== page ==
Taking care of local animals until they find their forever home

Lucky is a 13-year-old cat who has just been adopted after staying at the Whitman County Humane Society for a month.


The Whitman County Humane Society (WCHS), established in 2000, exists on a deep respect for animals, as well as the value of a human-animal bond.

Leslie Krieger, director of shelter operations at WCHS, said the shelter provides a sanctuary for stray pets with several active volunteers and seven paid staff who care for companion animals until they find a home.

The animals come from everywhere in Whitman County and other neighboring areas. They are either found as strays or owners will “surrender” them – some animals found in WCHS were even abandoned, Krieger said.

The most common animals that owners surrender or are found roaming around tend to be cats, dogs and rabbits. However, there are occasional peculiarities that arrive in the shelter.

“We have a rat that came in as a stray a bit ago,” Krieger said.

WCHS will accept any companion animal as long as the shelter has the room and resources to support it. Dogs, cats, reptiles, rodents, rabbits, guinea pigs and small pets are all accepted at WCHS, and the same is true for transfer animals, she said.

In addition to having proper resources, it is also important for the staff to be capable of taking care of specific animals. For example, if no staff members know how to properly take care of a snake or a ferret, the shelter probably will not take it in, Krieger said.

After three days, every stray that the shelter takes in officially becomes WCHS’s property if there is no identification on the animal or the owner cannot be found. This is when the shelter can medicate the animal if needed, she said.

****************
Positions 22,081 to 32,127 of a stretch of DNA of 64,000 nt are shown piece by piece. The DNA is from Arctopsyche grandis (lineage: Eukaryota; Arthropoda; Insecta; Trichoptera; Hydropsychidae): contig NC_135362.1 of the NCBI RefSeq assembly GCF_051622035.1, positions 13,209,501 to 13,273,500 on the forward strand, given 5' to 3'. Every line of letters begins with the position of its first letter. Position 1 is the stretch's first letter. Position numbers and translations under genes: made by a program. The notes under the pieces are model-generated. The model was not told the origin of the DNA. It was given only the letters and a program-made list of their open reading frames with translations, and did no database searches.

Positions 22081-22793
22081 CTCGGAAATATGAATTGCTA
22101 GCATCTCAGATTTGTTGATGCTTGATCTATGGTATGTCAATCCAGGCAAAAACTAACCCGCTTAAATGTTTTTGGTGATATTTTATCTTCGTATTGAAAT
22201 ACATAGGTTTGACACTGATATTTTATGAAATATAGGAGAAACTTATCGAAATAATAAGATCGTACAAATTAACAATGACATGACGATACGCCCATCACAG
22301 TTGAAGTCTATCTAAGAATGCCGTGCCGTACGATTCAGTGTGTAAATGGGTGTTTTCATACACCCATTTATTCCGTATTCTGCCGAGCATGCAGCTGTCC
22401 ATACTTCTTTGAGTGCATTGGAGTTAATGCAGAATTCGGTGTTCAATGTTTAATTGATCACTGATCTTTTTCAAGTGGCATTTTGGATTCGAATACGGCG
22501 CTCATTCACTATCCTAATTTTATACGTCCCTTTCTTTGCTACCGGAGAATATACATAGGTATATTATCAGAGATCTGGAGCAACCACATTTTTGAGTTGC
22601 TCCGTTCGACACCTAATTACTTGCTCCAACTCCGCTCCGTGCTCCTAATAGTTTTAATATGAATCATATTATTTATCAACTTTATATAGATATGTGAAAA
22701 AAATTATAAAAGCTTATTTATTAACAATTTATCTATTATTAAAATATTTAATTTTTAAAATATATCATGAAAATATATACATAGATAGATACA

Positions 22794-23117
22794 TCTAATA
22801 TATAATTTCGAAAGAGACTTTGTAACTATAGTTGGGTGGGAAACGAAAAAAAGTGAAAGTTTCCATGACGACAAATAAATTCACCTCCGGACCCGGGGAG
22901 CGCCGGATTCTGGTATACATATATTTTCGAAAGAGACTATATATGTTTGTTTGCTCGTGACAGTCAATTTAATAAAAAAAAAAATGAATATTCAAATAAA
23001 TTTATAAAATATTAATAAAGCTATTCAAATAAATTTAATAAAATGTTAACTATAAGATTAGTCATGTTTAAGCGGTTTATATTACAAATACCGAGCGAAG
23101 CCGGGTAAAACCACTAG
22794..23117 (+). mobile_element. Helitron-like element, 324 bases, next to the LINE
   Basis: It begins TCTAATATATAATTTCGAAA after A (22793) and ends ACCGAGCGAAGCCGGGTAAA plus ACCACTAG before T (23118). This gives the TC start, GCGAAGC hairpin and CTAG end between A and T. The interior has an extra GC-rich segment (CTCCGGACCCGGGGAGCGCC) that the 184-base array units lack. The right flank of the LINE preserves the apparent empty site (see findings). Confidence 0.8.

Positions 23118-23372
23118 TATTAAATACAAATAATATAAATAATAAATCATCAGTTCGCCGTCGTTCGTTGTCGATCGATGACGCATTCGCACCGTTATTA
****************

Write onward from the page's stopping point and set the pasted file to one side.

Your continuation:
A typical stay for animals at WCHS can range from a few weeks to several months. The strays who come to the shelter are kept for seven days before they are put up for adoption, Krieger said.

Every animal will be spayed or neutered, microchipped, vaccinated, tested for internal parasites and cleared with a clean bill of health from a doctor of veterinary medicine, she said.

For the most part, strays that come in are in fairly good condition, approximately 20 percent are too skinny or have fleas or ticks. There are rare extreme cases, but when this does occur, the animal is sent directly to the veterinary teaching hospital at WSU until they are healthier and can return to WCHS, Krieger said.

The Hope Fund, a compassion fund for animals that have curable but serious medical conditions, such as a cat that got hit by a car and needed a leg amputation, makes caring for shelter animals at WCHS possible, she said.

A board of directors determines whether an animal should be given money from the Hope Fund for treatment. This system grants a better budget for the shelter so WCHS can take care of more critical medical cases, Krieger said.

WCHS is a nonprofit organization supported primarily through the donations of residents in the community, making community outreach significant for the shelter.

WCHS holds its annual Fur Ball, a silent auction and dinner accompanied by an appearance of companion animals. This event generates 20 to 25 percent of the shelter’s operating budget so it can continue supporting animals, Krieger said.

In addition to the Fur Ball, WCHS also offers many outreach programs such as a spay and neuter system program, a pet food bank, a trap-neuter-return program and a microchip clinic.

“We’re always looking for ways to do community outreach,” Krieger said. “We understand that the bond between humans and animals doesn’t start in a shelter – it starts everywhere.”

While working closely with the shelter animals for extended periods of time, Krieger admits that she’ll occasionally get attached to some of them. However, knowing the creatures will find happy homes makes letting go of the animals easier, she said.

“Being able to spend time with animals and see their transformation after our love and care is rewarding because we know we did that,” Krieger said.

Although Krieger was not expecting to work in a humane society, she admits that doing so has awakened a passion to help creatures in need.

“I get to work with animals,” she said, “who doesn’t want to do that?”